With the largest fleet in the industry and offices all over the northeast, we can quickly respond to any emergency or routine needs.
Our online account system and mobile app make it easy for customers see detailed reporting and manage work orders.
We don’t do answering machines—our trained professionals are available 24/7 to answer your call and offer solutions.
Need Emergency Service?Call 800-499-1682
If you have a septic system, it’s helpful to know a little about how it functions. The process of treating waste in a septic system isn’t complicated, but being familiar with the details will help you keep yours running smoothly and worry-free. Here are the basic parts of a septic system and some septic tips to keep them in tip-top shape. If it’s service you need, click here to schedule!
All the waste water from the home enters the tank through a single pipe. The tank is underground and watertight. While the sewage is in this tank the solids sink to the bottom, separating from the liquid. This is layer is known as sludge. Bacteria in the tank help break down some of the sludge, but cannot digest all of it. One of our best septic tips is to maintain the levels of helpful bacteria with the use of bacterial additives.
Scum, a layer of oils and substances that cannot be broken down, collects on the surface of the liquid. The liquid then exits the tank through another pipe. It’s important to pump the sludge and the scum from the tank periodically so they don’t move into the next stage of the system and end up in the leach field, which can be an expensive and messy repair.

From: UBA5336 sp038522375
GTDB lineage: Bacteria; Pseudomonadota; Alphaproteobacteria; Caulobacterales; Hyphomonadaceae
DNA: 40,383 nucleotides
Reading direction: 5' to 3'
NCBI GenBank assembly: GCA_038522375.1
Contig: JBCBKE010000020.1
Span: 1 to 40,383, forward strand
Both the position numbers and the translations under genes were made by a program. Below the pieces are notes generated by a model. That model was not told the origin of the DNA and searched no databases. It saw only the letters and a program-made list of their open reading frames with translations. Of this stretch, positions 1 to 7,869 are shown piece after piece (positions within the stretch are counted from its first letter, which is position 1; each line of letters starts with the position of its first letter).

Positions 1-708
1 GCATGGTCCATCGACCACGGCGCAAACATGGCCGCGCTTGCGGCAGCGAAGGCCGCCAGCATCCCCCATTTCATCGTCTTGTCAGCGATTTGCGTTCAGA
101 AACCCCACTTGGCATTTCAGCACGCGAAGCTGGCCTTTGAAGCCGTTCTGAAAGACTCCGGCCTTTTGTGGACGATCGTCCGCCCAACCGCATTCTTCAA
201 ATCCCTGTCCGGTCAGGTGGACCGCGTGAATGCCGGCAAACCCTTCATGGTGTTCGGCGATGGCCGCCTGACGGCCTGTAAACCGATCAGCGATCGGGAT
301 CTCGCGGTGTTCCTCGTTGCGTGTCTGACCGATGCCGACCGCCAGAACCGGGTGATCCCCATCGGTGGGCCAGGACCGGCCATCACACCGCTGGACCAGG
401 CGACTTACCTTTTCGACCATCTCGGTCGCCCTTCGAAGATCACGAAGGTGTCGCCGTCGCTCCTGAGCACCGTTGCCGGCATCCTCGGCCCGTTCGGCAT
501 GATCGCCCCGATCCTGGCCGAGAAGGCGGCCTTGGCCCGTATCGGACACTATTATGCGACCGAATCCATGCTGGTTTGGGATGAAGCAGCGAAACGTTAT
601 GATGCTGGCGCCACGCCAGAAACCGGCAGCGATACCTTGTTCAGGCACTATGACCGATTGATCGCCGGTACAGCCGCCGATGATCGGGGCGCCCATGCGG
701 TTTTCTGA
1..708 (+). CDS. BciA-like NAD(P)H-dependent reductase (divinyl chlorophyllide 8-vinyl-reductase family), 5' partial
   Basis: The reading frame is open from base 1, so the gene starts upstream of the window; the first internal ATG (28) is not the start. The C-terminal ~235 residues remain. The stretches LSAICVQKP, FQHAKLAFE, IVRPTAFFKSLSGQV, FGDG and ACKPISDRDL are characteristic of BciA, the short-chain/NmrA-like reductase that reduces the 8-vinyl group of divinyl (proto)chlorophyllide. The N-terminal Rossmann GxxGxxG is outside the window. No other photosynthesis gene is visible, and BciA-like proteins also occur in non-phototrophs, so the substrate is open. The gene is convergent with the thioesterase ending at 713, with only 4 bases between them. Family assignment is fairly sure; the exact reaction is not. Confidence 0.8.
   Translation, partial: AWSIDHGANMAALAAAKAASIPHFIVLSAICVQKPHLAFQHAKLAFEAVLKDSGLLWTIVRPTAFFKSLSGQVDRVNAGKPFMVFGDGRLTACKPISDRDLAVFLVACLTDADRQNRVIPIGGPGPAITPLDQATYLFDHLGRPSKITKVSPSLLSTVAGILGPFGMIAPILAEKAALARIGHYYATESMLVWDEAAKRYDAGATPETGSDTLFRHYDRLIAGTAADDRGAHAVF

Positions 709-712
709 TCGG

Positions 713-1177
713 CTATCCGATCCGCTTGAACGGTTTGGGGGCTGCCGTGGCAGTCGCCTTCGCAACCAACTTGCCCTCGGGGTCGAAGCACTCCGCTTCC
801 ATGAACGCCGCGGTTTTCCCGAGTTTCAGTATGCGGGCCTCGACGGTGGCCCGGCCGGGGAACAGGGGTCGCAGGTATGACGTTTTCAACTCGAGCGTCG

The liquid next flows through an outlet baffle into another tank, known as the distribution box. There may be a filter in this outlet baffle, which is very helpful to keep solids from moving through to protect the leach field. The distribution box helps distribute the liquid evenly to the pipes that lead to the leach field. It’s important not to overload one area of the leach field, which can saturate the ground and cause swampy conditions.
The clarified liquid then flows through pipes that are perforated with holes so the fluid can seep out into the soil. It then filters through the soil and gravel, returning to the groundwater. Another one of our septic tips to keep the leach field porous enough to do its work is to be sure not to build structures, plant trees, or drive over it. If the soil is compacted it cannot process the liquid from the pipes.
With a little understanding of how your septic system works, you can keep yours working and stay worry-free. Our experienced technicians are ready to help you set up a plan to keep it that way. Learn more about our septic services!